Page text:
The ability for sensor technologies to monitor infrastructure across its liifetime was discussed by Professor Robert Mair CBE FREng FRS, Head of Civil and Environmental Engineering, University of Cambridge. These technologies enable engineers to understand how infrastructure is performing during and after construction, leading to more informed decision making and improved performance-based design and construction processes. He described the new Cambridge Innovation and Knowledge Centre for Smart Infrastructure and Construction, funded by the Engineering and Physical Sciences Research Council, the Technology Strategy Board, and a number of industry partners and outlined its role in promoting the adoption of new technologies to improve the delivery and performance of infrastructure.
Wireless sensor networks could play a role in monitoring the deterioration of existing infrastructure, said Kenichi Soga, Professor of Civil Engineering, University of Cambridge. He explained how wireless motes with MEMS sensors inside can be easily installed in tunnels, for example, to send updates about the infrastructure’s performance. The university is also developing energy harvesting devices to power motes to create a ‘self-supporting monitoring system’ as well as exploring embedding fibre optics in construction materials to create a ‘nervous system’ in infrastructure.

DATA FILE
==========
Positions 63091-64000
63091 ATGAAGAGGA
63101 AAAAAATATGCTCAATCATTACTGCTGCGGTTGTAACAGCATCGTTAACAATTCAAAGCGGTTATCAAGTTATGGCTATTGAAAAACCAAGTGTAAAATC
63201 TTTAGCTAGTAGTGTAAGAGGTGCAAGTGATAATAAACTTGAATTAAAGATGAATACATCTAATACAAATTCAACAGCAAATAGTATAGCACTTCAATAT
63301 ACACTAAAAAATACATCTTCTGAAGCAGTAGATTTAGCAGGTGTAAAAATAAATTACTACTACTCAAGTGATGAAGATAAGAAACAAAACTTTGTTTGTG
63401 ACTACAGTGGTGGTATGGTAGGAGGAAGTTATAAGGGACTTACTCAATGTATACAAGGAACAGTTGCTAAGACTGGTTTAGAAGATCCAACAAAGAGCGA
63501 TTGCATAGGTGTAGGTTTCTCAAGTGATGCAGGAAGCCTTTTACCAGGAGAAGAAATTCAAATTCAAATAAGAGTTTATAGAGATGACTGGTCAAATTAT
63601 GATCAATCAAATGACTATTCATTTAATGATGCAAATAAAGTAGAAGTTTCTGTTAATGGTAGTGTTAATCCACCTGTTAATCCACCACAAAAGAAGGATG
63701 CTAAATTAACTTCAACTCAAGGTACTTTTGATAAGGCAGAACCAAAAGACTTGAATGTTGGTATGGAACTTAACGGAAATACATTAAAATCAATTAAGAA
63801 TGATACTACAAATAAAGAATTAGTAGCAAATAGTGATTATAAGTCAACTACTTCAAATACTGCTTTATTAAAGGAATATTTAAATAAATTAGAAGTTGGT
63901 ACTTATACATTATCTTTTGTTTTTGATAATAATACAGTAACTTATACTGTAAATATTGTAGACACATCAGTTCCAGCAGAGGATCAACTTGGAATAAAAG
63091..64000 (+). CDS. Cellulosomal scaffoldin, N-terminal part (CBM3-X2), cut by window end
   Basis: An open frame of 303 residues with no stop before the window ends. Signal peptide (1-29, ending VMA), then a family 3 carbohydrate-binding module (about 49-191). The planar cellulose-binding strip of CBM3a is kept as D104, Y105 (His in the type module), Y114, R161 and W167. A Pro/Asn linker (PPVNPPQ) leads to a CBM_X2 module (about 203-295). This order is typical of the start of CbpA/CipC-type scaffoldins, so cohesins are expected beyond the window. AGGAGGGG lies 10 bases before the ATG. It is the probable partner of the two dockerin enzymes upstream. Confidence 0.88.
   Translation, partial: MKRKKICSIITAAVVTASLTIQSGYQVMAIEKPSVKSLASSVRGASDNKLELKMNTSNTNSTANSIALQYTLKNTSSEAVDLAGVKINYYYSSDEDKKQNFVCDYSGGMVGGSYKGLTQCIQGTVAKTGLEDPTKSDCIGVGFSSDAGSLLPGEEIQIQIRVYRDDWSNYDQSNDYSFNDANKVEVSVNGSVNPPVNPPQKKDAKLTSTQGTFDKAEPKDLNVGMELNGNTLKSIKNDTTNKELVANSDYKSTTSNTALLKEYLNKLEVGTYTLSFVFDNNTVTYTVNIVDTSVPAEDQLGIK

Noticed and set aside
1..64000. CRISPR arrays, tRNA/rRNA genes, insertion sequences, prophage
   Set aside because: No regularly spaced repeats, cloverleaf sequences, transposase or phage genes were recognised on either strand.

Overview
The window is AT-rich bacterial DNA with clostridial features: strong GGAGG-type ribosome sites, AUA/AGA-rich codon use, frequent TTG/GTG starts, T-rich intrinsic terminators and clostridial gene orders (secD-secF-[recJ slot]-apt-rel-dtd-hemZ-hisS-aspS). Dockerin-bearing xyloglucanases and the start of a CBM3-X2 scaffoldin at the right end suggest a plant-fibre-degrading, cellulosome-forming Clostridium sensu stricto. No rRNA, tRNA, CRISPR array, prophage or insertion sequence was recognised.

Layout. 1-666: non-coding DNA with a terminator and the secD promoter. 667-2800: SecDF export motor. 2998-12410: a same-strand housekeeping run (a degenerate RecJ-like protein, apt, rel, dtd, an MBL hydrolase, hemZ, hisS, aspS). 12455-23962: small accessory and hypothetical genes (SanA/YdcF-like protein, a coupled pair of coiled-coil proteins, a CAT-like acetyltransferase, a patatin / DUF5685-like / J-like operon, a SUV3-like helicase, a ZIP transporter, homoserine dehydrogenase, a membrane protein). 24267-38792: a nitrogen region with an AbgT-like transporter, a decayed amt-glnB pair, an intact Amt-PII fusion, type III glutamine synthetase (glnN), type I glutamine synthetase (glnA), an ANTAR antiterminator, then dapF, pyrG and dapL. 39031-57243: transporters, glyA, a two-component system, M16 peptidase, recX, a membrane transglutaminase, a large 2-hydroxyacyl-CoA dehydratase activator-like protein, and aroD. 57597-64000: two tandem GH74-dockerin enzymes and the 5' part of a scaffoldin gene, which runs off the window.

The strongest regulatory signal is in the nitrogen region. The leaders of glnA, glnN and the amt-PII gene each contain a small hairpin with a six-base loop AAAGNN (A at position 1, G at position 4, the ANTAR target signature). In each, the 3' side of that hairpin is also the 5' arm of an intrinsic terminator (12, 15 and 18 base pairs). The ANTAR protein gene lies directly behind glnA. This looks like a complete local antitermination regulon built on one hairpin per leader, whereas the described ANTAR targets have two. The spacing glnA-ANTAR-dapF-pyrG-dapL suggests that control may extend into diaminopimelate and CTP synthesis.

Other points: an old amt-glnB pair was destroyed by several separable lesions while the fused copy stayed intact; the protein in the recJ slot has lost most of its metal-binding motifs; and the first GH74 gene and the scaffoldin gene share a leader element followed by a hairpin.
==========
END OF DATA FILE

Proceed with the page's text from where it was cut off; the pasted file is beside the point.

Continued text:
Duncan McFarlane, Professor of Industrial Information Engineering, University of Cambridge, said the information generated from sensor technology would transform construction firms into service organisations that will be able to look after infrastructure projects throughout their lifespan. The challenge is how to make the massive amount of data generated by sensors easily accessible as well as how to assess its value and impact.
Finally, Dr Steve Denton, Director of Engineering, Parsons Brinckerhoff, examined the conditions that promote innovation on a construction project. He believes that innovation is not an adjunct but at the core of engineering and said that most innovative opportunities are found at the beginning of projects when you need a sophisticated understanding of the complex requirements of a client to find a new and better approach to building. Collaboration across disciplines with academics and other companies creates innovation ‘hotspots,’ but the environment must exist to incentivise motivation and exploitation of innovations.
Notes for editors
Innovation in Construction was held at the ICE on 11 January 2012.
Founded in 1976, The Royal Academy of Engineering promotes the engineering and technological welfare of the country. Our fellowship – comprising the UK’s most eminent engineers – provides the leadership and expertise for our activities, which focus on the relationships between engineering, technology, and the quality of life. As a national academy, we provide independent and impartial advice to Government; work to secure the next generation of engineers; and provide a voice for Britain’s engineering community.